APT groups tend to be grouped together in a large amorphous blob of sinister intentions and similar targets, but not all APT crews are created equal. Researchers have identified a group that’s been operating in Asia for at least seven years and has been using hotel networks as key infection points to target top executives at companies in manufacturing, defense, investment capital, private equity, automotive and other industries.
The group, which researchers at Kaspersky Lab are calling Darkhotel, has access to zero day vulnerabilities and exploits and has shown a willingness to use them in situations where the zero days might be discovered. One of the zero days the group has used is a Flash vulnerability that was disclosed in February.
“This crew occasionally deploys 0-day exploits, but burns them when required. in the past few years, they deployed 0-day spear-phishing attacks targeting Adobe products and Microsoft internet Explorer, including cve-2010-0188. in early 2014, our researchers exposed their use of cve-2014-0497, a Flash 0-day described on Securelist in early February,” the Darkhotel report says.
“The crew spear-phished a set of target systems connected to the internet through Chinese iSps, and developed capabilities within the 0-day exploits to handle hardened Windows 8.1 systems. it’s interesting that the flash objects were embedded in Korean documents titled “list of the latest Japanese AV wind and how to use torrents.docx” (loose English translation).”
The Darkhotel group has been operating mainly in Asian countries, but there have been infections recorded in the United States, South Korea, Singapore, Germany, Ireland and many others, as well. The key infection method for this group is the compromise of WiFi networks in business hotels. When users connect to the network, they are presented with a dialog box prompting them to install a fake update, typically something that looks legitimate, such as Adobe Flash. If a victim agrees to install the fake update, he instead receives a digitally signed piece of malware, courtesy of the attackers. The malware has keylogging and other capabilities and steals information, which is then sent back to the attackers.
“When unsuspecting guests, including situationally aware corporate executives and high-tech entrepreneurs, travel to a variety of hotels and connect to the internet, they are infected with a rare APT Trojan posing as any one of several major software releases. These might be GoogleToolbar, Adobe flash, Windows Messenger, etc. This first stage of malware helps the attackers to identify more significant victims, leading to the selective download of more advanced stealing tools,” the report says.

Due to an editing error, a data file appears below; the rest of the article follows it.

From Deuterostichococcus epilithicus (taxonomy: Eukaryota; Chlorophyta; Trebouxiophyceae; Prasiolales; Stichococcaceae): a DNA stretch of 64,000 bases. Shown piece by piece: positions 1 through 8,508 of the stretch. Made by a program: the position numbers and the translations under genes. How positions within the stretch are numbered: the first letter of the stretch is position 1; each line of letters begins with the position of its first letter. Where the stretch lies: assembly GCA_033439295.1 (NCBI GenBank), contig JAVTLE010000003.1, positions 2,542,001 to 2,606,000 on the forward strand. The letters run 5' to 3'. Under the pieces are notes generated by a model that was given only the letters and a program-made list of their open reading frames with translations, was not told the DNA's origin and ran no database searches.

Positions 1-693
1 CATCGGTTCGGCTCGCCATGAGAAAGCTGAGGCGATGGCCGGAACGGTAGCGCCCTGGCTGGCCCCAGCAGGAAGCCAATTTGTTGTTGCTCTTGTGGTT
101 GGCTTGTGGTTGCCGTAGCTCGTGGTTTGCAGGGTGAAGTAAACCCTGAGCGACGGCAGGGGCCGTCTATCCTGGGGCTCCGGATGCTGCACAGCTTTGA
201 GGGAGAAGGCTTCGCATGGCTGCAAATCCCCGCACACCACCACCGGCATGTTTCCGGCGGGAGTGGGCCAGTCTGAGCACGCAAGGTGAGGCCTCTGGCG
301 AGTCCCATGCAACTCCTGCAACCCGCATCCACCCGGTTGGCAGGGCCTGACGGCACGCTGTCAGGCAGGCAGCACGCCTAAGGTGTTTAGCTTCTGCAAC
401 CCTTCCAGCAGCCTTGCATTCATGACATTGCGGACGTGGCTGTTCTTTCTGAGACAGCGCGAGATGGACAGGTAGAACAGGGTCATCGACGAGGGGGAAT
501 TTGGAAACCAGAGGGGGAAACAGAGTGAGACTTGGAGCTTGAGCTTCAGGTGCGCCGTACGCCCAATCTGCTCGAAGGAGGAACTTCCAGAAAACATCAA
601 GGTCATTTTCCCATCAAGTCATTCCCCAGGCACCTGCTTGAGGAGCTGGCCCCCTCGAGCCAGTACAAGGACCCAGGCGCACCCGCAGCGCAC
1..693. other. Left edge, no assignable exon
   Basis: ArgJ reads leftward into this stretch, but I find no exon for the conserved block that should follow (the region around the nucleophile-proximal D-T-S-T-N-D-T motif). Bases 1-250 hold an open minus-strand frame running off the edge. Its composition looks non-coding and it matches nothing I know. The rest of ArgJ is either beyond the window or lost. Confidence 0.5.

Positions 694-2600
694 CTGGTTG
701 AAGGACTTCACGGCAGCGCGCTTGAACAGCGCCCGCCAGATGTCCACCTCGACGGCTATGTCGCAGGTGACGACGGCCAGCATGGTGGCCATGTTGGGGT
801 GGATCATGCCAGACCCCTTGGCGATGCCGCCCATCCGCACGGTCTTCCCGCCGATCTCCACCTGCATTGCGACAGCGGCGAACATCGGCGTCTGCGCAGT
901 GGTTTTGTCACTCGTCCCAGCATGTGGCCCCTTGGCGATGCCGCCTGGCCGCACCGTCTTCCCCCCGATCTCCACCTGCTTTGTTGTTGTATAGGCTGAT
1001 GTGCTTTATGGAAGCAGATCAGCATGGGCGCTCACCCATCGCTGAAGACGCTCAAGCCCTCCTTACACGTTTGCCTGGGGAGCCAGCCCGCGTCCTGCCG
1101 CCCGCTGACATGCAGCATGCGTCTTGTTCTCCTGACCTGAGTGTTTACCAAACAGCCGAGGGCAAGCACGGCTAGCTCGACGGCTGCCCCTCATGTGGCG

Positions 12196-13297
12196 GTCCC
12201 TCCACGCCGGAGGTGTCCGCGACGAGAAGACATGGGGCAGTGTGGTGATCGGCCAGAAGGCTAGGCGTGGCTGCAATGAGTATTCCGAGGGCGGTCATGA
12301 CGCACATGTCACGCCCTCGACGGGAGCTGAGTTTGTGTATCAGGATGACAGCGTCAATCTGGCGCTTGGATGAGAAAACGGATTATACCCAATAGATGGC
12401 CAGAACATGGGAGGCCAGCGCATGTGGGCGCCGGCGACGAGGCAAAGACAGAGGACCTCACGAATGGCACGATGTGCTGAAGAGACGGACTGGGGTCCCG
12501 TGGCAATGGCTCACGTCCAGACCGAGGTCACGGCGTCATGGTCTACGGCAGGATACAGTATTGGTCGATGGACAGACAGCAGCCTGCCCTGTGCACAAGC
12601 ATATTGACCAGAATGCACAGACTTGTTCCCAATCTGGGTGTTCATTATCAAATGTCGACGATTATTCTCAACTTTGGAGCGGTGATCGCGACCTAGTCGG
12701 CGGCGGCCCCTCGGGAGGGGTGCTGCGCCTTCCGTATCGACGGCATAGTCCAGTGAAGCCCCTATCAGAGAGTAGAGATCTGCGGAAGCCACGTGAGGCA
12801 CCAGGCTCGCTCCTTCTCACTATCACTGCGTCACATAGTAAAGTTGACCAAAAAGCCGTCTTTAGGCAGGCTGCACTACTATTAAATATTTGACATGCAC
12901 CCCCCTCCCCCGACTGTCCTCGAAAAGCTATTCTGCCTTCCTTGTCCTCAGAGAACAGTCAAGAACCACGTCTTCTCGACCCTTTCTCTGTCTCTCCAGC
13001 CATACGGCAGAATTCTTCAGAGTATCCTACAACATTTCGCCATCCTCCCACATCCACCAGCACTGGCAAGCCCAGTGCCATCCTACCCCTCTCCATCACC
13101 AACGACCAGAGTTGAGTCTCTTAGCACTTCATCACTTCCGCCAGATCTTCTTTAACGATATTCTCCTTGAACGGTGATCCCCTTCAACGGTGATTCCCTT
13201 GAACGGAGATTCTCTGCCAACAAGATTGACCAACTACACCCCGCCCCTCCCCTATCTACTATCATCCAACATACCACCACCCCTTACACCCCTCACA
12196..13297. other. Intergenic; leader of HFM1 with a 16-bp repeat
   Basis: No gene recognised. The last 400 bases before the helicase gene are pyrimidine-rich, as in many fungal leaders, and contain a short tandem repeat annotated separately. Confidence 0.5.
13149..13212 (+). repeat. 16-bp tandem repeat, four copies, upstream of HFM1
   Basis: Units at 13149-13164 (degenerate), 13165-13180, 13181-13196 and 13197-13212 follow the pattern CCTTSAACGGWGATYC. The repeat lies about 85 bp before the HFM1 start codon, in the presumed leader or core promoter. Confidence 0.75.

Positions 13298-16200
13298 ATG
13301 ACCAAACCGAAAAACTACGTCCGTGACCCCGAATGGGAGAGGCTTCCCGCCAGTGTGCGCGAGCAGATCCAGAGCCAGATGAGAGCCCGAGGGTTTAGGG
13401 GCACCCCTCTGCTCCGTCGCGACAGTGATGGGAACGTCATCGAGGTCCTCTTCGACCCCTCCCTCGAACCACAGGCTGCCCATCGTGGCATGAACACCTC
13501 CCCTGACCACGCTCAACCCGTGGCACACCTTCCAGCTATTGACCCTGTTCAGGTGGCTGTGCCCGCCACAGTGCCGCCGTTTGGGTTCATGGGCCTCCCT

“At the hotels, these installs are selectively distributed to targeted individuals. This group of attackers seems to know in advance when these individuals will arrive and depart from their high-end hotels. So, the attackers lay in wait until these travelers arrive and connect to the internet.”
The Darkhotel group’s extensive infrastructure includes access to some of the hotels’ systems that maintain the registration information for guests. This allows the attackers to target specific incoming guests at compromised hotels. Not every guest connecting to the WiFi network is given the fake update installer that leads to the malware installation. Instead, the attackers pick and choose which guests they want to go after, aiming for high-value targets.
In addition, the Darkhotel attackers are using a variety of digital certificates to sign their malware. Attackers often employ stolen certificates in this way, but the Darkhotel group seems to have taken a different tack, duplicating legitimate certificates that have weak keys.
“All related cases of signed Darkhotel malware share the same Root Certificate Authority and intermediate Certificate Authority that issued certificates with weak md5 keys (RSA 512 bits). We are confident that our Darkhotel threat actor fraudulently duplicated these certificates to sign its malware. These keys were not stolen,” the report says.
In 2011, Microsoft revoked trust in a number of certificates with 512-bit keys issued by DigiCert Sdn. Bdh, a Malaysian certificate authority, warning that the weak keys could allow an attacker to break the keys and duplicate the certificates. That appears to be what the Darkhotel attackers did, replicating these certificates for use in their malware campaigns.
“They abuse weakly implemented digital certificates to sign their malcode. The actor abused the trust of at least ten CAs in this manner. Currently they are stealing and re-using other legitimate certificates to sign their mostly static backdoor and infostealer toolset. Their infrastructure grows and shrinks over time, with no consistent pattern to the setup. It is both protected with flexible data encryption and poorly defended with weak functionality,” the Kaspersky Lab GReAT team wrote in an explanation of the attack.
Image from Flickr photos of Calitexican.